Lavelle Porter

Last week, my alma mater, the CUNY Graduate Center, mourned the loss of Jerry Gafio Watts, a political scientist, literary scholar, and extraordinary teacher, whose work on the politics of black intellectuals will inform the subject for decades to come. Watts’s life and work stretched far beyond the Graduate Center.  As news of his passing spread, his Facebook page filled up with testimonials from students and colleagues far and wide: from classmates at Harvard (his undergraduate alma mater) to Yale (where he earned a Ph.D. in political science) to Wesleyan (where he taught before joining CUNY) and to other folks inside and outside of the academy all across the globe. Each was blessed to meet a man with a gregarious and outgoing presence who lit up every room he entered.  

I’ve been thinking about Jerry all week.  (He served on my dissertation committee, and I spent many hours shooting the shit with him and all the other people who passed through his office at the Graduate Center—the same office where we held a memorial gathering on Friday.) But he particularly sprang to mind when I ran across this article by Jonathan Zimmerman in the Los Angeles Times, with the header,  “Take a cue from Ralph Ellison: Don't demean minority students by overprotecting them.”  The article responds to the recent, and ongoing, anti-racist student protests at the University of Missouri, Yale, Princeton, and other campuses across the country.  Zimmerman cites statements from Ralph Ellison, author of groundbreaking works like the novel Invisible Man, and the essay collection Shadow and Act, and uses Ellison to concern-troll black students about being overprotected by universities.  

First of all, any black student or faculty member who has spent any time in a majority white institution of higher learning will find the idea that black students are somehow overprotected from racism in these spaces as fundamentally laughable. All that notwithstanding, here’s Zimmerman quoting from Ellison:  

"Any people who could endure all of that brutalization and keep together, who could undergo such dismemberment and resuscitate itself ... is obviously more than the sum of its brutalization," Ellison said. "I am not denying the negative things which have happened to us and which continue to happen, but I am compelled to reject all condescending, narrowly paternalistic interpretations of Negro American life and personality from whatever quarters they come, whether white or Negro."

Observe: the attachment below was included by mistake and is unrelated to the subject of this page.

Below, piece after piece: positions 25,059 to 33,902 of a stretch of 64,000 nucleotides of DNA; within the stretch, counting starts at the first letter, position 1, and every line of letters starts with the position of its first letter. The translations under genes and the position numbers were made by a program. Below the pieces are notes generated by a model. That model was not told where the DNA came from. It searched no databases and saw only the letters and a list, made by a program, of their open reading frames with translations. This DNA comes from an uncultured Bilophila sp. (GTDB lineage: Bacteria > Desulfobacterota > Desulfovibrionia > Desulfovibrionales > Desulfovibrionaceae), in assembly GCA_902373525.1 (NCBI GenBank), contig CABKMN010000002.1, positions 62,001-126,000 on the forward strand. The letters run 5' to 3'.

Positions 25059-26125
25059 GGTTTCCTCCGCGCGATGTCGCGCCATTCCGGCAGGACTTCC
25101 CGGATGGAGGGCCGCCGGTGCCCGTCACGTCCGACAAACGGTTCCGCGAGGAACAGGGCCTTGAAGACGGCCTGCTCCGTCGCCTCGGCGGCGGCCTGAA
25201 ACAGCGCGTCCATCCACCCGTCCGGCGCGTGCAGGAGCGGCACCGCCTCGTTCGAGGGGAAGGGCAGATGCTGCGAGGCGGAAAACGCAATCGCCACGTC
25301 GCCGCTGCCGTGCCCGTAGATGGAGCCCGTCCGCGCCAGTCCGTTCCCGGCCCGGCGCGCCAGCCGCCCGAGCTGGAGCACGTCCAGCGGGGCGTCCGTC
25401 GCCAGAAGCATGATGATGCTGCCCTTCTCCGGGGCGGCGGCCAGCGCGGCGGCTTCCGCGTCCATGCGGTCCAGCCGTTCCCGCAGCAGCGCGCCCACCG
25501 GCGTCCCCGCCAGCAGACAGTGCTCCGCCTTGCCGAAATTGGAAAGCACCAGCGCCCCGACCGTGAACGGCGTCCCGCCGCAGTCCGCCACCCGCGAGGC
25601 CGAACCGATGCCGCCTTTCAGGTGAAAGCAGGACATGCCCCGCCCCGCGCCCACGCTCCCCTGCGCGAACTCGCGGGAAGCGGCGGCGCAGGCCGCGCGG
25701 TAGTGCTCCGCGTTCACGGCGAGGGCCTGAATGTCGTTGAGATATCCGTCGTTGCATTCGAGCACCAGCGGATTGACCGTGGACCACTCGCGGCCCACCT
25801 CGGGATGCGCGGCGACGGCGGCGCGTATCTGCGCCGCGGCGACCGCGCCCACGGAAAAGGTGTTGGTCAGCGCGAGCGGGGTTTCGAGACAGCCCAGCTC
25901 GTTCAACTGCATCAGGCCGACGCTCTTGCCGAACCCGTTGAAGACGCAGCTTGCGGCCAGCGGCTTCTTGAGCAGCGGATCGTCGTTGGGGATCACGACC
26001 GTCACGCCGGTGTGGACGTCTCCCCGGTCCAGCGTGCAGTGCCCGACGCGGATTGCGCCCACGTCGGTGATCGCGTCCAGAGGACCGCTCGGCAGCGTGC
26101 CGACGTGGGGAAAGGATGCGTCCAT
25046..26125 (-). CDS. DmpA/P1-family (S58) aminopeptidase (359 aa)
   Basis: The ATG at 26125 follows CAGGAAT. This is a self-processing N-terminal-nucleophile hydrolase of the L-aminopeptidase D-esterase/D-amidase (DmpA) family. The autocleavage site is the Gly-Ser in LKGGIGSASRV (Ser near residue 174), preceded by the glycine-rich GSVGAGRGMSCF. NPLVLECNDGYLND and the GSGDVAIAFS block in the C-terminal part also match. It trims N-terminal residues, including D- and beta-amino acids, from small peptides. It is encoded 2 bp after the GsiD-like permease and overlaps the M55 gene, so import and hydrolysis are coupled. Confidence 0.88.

Actually, a better source for Zimmerman’s argument comes from current Howard University historian Daryl Michael Scott in his book Contempt and Pity. Scott challenges the overdetermination of psychological damage imagery in black political discourse, such as the Kenneth and Mamie Clark doll study, something that Zimmerman also cites.  As Scott argues, pathology discourses tend to steer conversations toward racial sensitivity and black feelings of marginalization, and detract from the fundamental material inequalities that African-Americans actually face. But that argument coming from Scott has a very different trajectory to it than having a white male professor tell minority students they need to toughen up and take the abuse.

The politics of black intellectuals was Jerry Watts’s specialty, and he wrote a book on Ellison called Heroism and the Black Intellectual: Ralph Ellison, Politics and Afro-American Intellectual Culture.  In that book Watts expresses a profound respect for Ellison’s creative accomplishments, yet critiques his blues ontology.  Fundamentally, the problem with Ellison's thesis about "the blues" and "laughter" as a black aesthetic is that it encouraged black people to accommodate racism rather than resist it. No wonder, then, that elite academics at predominantly white institutions with racist histories (see Craig Wilder’s Ebony and Ivy for a good account of how slavery built American higher education) would want someone like Ellison to be a model for black students.